On the following day, Saturday, respondent and appellant brought the horse, in a truck, from Walla Walla to the ranch, where, for the next three days, respondent took care of the animal, feeding, watering, and stabling it, but not attempting to ride it. During that period, he had no difficulty whatever with the horse, and, so far as he could tell, it was gentle in every way.

On Tuesday, three days later, appellant announced to the respondent that the cattle, which had been out for about two weeks, were to be rounded up. Pursuant to the previous understanding with reference to the use of the horse, respondent brought it from the stable and, in the presence of appellant, saddled and mounted it. Starting forth, the horse proceeded a distance of about fifty yards and then balked, putting its head down and going around slowly in a circle. Respondent pulled on the neck reins, but found that the horse was not broken to respond to that method of control. He then gave the animal a light slap over the rump with the reins and in this manner brought it "out of the balk."

The horse straightened up and went forward for about a hundred yards, and then repeated the previous performance. Respondent again struck it lightly with the reins and once more succeeded in bringing it out of the balk. There was nothing about either of these two incidents to cause

 Mar. 1948]          WILLIAMS v. HOFER.           259

respondent any apprehension, since the horse gave no indication that it was unmanageable.

However, after proceeding about a hundred yards further, the horse suddenly went into a third balk, and, this time, began twisting and bucking from one side to the other, and then, by rearing and lunging forward, threw respondent to the ground, thereby breaking his arm and otherwise bruising him severely. The horse continued bucking for several hundred yards and then ran away. It was not recaptured until several days later. Appellant thereafter sold the horse, because it was evident to him that it was unmanageable.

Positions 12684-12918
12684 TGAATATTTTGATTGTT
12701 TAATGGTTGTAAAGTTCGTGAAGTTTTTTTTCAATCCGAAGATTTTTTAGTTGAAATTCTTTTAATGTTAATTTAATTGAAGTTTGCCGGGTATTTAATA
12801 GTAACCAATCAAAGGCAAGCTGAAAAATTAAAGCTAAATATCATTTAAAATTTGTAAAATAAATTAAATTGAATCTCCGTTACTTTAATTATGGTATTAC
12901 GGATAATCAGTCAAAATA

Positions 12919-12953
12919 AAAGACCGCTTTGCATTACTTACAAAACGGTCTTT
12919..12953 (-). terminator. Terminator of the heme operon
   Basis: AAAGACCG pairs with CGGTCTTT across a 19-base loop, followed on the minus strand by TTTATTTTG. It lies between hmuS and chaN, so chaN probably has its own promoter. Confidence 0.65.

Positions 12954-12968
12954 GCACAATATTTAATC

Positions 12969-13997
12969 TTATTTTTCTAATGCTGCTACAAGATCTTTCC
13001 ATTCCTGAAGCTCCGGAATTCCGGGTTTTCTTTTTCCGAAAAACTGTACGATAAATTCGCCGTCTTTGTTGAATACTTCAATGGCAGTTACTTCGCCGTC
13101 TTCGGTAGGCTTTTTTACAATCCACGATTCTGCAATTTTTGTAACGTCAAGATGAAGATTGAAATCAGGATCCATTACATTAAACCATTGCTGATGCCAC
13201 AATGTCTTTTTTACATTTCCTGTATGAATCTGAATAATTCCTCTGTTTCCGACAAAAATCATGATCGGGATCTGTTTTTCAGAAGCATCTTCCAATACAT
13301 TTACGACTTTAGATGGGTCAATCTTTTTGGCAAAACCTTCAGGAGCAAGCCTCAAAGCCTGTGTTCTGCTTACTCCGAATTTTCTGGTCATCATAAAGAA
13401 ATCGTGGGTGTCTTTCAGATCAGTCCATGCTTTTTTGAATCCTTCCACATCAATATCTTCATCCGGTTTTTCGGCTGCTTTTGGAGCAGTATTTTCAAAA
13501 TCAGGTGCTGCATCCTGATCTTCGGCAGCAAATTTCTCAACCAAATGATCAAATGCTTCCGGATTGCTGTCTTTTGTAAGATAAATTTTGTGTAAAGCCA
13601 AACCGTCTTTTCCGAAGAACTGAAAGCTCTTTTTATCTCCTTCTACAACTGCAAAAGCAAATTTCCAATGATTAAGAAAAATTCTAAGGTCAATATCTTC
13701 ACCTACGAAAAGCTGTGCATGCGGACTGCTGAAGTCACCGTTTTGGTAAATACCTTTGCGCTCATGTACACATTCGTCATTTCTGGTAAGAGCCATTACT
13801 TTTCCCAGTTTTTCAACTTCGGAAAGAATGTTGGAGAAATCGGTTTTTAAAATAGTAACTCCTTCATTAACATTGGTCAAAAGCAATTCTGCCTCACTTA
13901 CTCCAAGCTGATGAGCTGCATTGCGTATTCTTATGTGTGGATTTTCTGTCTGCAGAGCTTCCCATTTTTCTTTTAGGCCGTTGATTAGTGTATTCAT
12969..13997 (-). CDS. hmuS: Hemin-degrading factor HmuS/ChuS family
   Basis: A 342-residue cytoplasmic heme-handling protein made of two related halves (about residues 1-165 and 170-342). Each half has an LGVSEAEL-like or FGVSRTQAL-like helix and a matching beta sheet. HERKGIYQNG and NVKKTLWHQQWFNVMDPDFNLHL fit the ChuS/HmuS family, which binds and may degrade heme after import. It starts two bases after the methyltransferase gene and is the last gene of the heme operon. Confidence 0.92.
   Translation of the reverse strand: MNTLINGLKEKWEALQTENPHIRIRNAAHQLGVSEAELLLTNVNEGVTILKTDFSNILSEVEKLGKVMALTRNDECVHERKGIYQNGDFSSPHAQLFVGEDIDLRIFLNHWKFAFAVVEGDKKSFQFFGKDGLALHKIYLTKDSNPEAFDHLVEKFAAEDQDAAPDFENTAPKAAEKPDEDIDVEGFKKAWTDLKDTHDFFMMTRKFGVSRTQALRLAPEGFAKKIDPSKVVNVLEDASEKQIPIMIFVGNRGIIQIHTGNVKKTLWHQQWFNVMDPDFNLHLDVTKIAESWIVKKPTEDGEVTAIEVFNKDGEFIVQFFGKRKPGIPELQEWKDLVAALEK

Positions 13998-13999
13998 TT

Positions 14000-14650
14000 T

The evidence in the case was clearly sufficient to warrant the jury in finding, as we must assume that it did find, that the horse was not broken to riding, was unmanageable, and possessed a vicious tendency to balk, twist, buck, rear, and lunge whenever an effort was made to ride it.

Although no case arising in this state, similar in fact to the one presented here, has been called to our attention, there are many cases from other jurisdictions involving the question of the employer's liability for injuries which an employee has sustained from animals belonging to the employer, particularly animals furnished by the employer for performance of work by his employee.

[3] The general rule adopted and followed by the courts is that, where a servant is required to use a horse in the performance of his work, it is the duty of the master to exercise reasonable care to furnish to the servant a reasonably safe horse with which to perform the work, and that, in case of injury to the servant, the master will be held liable for any failure to observe that obligation. 35 Am. Jur. 625, Master and Servant, 196; Notes, 26 A.L.R. 871 (1923), 42 A.L.R. 226 (1926), 60 A.L.R. 468 (1929). Under these citations will be found many cases upholding the rule.

Expressed in a slightly different way, the rule that a master must use reasonable care to furnish his servant with reasonably safe instrumentalities extends to and includes horses and other animals used in his work, as well as wagons, and other vehicles, harnesses, and appliances

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connected therewith. 39 C. J. 343, Master and Servant, 464, and cases cited in the footnotes.

[4] Under the law as heretofore stated, the jury could well have found from the evidence that appellant had not exercised reasonable care in the matter of furnishing respondent with a reasonably safe horse with which to work, and that, without making sufficient inquiry or investigation concerning the character of the animal, he had represented to respondent that it was gentle and capable of being safely used for the purposes to which it was intended to be put. Upon such findings, liability of the appellant would necessarily follow.